Subscribe now and save up to 56%
Relatively speaking, dowels and biscuits are modern innovations in joinery that have come about with the invention of power tools and jigs. As mechanical means of joining two boards, they are adequate substitutes for more traditional joinery techniques.
The Basics: • The dowel: Cylindrical pieces of wood are used to join two workpieces. • The biscuit: A thin football-shaped disk is used to join two workpieces.
The dowelDowels are wooden cylinders that fit into holes that are drilled into both workpieces. When the parts are assembled, they form a strong joint. Basically, dowels are a substitute for a mortise-and-tenon joint.
Dowels range in diameter from 3/16 in. to 1 in. and can be purchased at any home center or lumberyard, or produced from scratch. As a rule, the diameter of the dowel should equal 1/3 the thickness of the material. The minimum length should be at least 1-1/2 times the diameter. The number of dowels needed is determined by the width of the board, divided by the thickness. Dowels must fit tightly in the hole, and should be slotted, along their length, to allow excess glue to escape.
For dowels to provide strength and give the joint a good appearance, the holes must be registered accurately. Any offset or misalignment of the holes will prevent the joint from coming together properly or might cause the assembled joint to split.
There are several jigs on the market that ensure accuracy. Each type operates differently, but they all use bushings of various diameters. These bushings are positioned along the length or thickness of a board, to guide a drill bit at 90° to the wood surface.
The dowel was around long before it was used strictly as a mechanical joint. However, its historical use has been to pin traditional joints such as mortise-and-tenon joints and specialty joints.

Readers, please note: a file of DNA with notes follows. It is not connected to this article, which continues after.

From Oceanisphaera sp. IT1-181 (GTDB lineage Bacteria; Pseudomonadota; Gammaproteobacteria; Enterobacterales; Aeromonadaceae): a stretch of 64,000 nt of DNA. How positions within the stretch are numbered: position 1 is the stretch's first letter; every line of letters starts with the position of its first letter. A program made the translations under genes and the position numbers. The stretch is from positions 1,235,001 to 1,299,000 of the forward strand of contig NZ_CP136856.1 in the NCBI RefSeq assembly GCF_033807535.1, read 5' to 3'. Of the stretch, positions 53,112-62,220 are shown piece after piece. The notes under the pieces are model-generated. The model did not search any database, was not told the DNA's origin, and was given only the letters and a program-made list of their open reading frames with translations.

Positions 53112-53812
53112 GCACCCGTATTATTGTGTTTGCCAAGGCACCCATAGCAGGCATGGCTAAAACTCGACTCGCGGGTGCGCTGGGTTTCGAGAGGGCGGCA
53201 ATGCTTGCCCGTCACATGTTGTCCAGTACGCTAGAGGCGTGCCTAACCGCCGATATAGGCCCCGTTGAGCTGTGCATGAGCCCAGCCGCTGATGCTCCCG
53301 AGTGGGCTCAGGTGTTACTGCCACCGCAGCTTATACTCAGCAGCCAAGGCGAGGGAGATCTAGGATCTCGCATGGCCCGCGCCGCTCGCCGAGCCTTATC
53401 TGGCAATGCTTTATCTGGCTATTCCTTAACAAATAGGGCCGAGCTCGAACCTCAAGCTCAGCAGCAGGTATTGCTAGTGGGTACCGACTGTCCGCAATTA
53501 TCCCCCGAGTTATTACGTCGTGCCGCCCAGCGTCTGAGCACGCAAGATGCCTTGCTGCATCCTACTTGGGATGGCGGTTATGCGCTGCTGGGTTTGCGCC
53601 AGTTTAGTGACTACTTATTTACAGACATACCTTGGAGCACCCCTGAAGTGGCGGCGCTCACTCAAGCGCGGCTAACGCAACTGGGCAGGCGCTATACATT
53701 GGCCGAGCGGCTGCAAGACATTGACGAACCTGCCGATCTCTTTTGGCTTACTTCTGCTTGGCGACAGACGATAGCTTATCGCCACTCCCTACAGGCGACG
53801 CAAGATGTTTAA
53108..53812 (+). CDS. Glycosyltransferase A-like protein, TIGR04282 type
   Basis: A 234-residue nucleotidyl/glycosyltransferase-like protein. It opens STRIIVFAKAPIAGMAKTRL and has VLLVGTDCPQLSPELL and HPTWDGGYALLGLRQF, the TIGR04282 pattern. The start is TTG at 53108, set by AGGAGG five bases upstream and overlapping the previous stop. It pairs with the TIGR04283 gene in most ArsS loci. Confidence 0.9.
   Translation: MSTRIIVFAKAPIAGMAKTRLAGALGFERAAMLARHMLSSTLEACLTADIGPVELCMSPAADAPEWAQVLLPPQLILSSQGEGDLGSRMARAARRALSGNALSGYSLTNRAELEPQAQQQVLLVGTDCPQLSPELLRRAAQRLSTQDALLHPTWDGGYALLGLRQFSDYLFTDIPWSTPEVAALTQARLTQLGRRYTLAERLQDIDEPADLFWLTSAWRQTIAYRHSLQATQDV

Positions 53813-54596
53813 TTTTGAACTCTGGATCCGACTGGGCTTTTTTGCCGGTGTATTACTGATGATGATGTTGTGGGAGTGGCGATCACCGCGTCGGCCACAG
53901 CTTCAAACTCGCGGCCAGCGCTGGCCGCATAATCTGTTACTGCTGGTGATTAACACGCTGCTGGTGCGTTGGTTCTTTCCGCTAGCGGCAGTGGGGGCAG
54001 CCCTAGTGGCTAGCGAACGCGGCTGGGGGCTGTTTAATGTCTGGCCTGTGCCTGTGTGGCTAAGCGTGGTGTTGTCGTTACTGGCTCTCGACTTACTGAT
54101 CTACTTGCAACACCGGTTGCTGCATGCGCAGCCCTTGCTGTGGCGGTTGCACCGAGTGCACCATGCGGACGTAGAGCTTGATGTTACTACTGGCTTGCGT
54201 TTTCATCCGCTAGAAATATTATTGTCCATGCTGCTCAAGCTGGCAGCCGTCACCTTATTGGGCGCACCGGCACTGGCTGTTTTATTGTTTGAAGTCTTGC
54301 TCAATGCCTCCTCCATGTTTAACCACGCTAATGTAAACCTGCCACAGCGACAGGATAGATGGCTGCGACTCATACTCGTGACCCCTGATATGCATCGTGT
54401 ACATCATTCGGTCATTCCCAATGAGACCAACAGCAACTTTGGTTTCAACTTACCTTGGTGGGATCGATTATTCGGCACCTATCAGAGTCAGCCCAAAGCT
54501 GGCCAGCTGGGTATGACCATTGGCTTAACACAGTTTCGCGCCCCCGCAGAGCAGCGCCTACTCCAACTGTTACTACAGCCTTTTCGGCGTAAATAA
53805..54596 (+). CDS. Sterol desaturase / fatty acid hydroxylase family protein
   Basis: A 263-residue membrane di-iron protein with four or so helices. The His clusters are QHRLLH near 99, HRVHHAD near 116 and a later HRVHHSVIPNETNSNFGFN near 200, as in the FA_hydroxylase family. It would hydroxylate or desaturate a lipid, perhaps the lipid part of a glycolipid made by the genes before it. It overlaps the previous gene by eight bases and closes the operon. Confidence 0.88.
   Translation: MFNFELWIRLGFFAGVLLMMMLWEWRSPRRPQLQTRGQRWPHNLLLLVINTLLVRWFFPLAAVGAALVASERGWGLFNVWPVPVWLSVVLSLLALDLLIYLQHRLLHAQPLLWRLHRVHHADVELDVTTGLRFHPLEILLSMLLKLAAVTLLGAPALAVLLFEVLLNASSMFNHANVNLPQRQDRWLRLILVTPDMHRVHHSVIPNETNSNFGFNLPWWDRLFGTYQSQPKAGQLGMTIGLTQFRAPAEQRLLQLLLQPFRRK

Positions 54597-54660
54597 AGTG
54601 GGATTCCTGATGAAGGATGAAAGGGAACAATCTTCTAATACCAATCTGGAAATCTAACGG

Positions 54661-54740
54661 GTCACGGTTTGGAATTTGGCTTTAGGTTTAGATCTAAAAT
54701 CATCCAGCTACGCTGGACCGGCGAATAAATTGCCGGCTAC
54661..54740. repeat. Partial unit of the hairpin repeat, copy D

The biscuit The Swiss company Lamello can be credited for bringing the biscuit joint to the masses. The introduction of its portable plate joiner, more commonly known as a biscuit joiner, allowed this modern technique for joining two parts to be used by hobbyists and professionals alike.
A biscuit (or plate) is a thin, football-shaped disk that works much like a floating tenon. Matching slots are cut into two workpieces, with each slot accepting half of the biscuit. When glue is applied to the joining parts, the biscuit expands in the slots and creates a tight-fitting joint.
Biscuits come in different sizes and are now made of different materials including plastic and metal. Their use depends on the materials being joined and the application.
Get woodworking tips, expert advice and special offers in your inbox
Become a member today
Get instant access to all FineWoodworking.com content.
Subscribe to Fine Woodworking
Save up to 56%
How a chunk of red oak forced me to rethink the details of a cabinet
Grids and cutouts define a practical piece
When a tenon loosened and broke on a favorite stool in our house, I wasn’t sure how to fix it. I don’t have a lathe, and it looked difficult to…
Make your cabinets stand out with clean, attractive through-tenons
I often make boxes with miter joints reinforced by small splines, or keys. After glue-up, while trimming the keys, I sometimes got a little careless with my Japanese saw and…
Shopmade L-shaped tenons create a powerful joint
Become a member today and get instant access to all FineWoodworking.com content!
Plus tips, advice, and special offers from Fine Woodworking.
Our biweekly podcast allows editors, authors, and special guests to answer your woodworking questions and connect with the online woodworking community.
Enter now for your chance to win a Lee Valley block plane valued at $160.
© 2016 The Taunton Press, Inc. All rights reserved.
Become a member and get instant access to thousands of videos, how-tos, tool reviews, and design features.